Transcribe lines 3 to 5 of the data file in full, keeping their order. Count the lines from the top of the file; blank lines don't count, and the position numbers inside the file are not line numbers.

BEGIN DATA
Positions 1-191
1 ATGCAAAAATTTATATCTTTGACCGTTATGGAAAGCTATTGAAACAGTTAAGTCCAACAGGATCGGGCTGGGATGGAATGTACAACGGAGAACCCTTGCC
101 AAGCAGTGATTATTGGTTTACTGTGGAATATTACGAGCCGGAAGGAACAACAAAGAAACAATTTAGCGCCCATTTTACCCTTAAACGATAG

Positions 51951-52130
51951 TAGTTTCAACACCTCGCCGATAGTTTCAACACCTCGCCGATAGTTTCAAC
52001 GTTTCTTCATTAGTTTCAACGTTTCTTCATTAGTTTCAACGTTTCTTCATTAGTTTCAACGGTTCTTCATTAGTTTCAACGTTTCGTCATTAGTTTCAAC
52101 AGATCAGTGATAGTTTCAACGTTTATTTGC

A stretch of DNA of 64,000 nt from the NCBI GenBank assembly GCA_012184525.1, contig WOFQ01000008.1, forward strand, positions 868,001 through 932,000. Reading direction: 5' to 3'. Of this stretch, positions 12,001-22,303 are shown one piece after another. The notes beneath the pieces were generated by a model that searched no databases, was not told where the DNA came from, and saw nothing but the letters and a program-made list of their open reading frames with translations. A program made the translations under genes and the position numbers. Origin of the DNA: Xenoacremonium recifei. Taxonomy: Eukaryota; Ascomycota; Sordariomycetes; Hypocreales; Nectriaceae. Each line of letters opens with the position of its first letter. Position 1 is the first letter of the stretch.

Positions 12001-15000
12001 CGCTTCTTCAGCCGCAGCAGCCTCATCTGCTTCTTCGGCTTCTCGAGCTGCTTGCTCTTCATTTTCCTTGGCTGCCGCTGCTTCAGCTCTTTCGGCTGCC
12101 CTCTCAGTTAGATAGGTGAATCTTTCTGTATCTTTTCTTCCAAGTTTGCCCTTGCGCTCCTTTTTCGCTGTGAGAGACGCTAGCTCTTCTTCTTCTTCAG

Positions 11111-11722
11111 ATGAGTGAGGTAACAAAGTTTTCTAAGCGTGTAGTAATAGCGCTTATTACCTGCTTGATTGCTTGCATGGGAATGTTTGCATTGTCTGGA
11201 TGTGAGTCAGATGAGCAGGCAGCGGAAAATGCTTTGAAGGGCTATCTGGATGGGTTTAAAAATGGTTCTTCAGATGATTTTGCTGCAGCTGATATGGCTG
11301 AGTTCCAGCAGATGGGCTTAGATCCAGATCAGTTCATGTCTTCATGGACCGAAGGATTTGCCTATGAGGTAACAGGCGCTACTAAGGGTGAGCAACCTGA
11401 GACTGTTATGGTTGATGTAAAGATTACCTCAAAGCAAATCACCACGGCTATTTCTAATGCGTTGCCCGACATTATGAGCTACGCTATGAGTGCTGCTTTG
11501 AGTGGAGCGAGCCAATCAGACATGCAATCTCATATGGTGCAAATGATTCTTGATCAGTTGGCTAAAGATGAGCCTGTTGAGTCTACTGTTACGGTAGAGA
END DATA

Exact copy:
101 AAGCAGTGATTATTGGTTTACTGTGGAATATTACGAGCCGGAAGGAACAACAAAGAAACAATTTAGCGCCCATTTTACCCTTAAACGATAG

Positions 51951-52130
51951 TAGTTTCAACACCTCGCCGATAGTTTCAACACCTCGCCGATAGTTTCAAC